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High-quality printing requires 3 to 4 times bigger image resolution as it appears on the monitor. Thus, "good looking" images on the monitor may be unacceptable in printing. For high-quality images in our book, we need to know the size of them in pixels.

  • The image size can be found in the image properties in Windows Explorer, e.g. 1024x768, 2500x1600, etc..
  • In Google Image Search, that number is shown next to the picture if you put your mouse over it.
  • As a rule, approx. 10 cm wide, high-quality printing can be produced from a 1000 pixel image. Thus, a high-quality 20x16 cm print can be made from a 2500x1600 pixel image.
  • However, not even a passport photo can be taken from a 300x200 pixel image.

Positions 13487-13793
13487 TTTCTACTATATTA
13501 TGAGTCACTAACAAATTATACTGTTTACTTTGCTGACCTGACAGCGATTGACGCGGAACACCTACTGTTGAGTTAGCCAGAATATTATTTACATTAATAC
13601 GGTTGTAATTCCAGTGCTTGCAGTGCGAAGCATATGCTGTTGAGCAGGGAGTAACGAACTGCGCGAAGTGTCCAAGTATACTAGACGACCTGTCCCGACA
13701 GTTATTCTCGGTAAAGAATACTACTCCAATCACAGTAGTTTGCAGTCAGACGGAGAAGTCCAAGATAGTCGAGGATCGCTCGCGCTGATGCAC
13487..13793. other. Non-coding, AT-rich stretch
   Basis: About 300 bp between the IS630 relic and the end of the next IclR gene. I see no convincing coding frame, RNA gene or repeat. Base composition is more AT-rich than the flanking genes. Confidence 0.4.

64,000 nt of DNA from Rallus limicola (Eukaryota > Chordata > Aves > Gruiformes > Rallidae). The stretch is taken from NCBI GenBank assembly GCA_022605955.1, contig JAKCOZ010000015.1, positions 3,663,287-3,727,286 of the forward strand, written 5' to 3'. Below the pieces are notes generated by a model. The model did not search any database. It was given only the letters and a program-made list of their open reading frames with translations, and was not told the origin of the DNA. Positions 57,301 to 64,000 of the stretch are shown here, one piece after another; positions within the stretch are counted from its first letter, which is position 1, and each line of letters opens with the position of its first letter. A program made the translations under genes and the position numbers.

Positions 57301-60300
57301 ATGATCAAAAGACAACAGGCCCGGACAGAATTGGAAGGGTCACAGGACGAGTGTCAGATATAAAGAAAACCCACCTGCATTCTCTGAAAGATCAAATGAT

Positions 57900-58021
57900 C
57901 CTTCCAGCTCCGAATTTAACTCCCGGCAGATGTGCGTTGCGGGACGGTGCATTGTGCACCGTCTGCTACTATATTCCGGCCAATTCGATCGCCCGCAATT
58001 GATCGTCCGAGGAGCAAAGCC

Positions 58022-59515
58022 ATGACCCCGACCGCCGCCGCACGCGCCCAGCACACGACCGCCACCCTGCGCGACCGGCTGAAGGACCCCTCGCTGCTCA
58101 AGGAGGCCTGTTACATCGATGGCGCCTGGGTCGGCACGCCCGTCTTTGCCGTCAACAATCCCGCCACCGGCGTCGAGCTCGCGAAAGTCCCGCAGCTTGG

In Word, images “tend to jump” to another page if e.g. we try to change their size. This is an annoying problem for longer material and there is no good solution to it.

Word does not handle transparent images well (such as png). It is more fortunate to use JPG images.

Word supports the RGB color mode and not the CMYK color mode used by printing offices. Thus, in many cases, the colors of created PDF files need to be converted, and conversion can cause unexpected surprises.

  • Many RGB colors are not part of the CMYK colors. Thus eg. the neon green color that can be perfectly printed by a dirt-cheap inkjet printer at home may be colorless by a ten million digital or a hundred million offset pressing machine.
  • We have already seen where the black color channel was missing when it was decomposed into colors in a PDF made from Word. Without black, it is quite difficult to print e.g. the shady parts in an image.

Fortunately, these conversion problems are most common in offset printing. Digital printing machines making fewer copies are more tolerant for the RGB color mode, with much less error.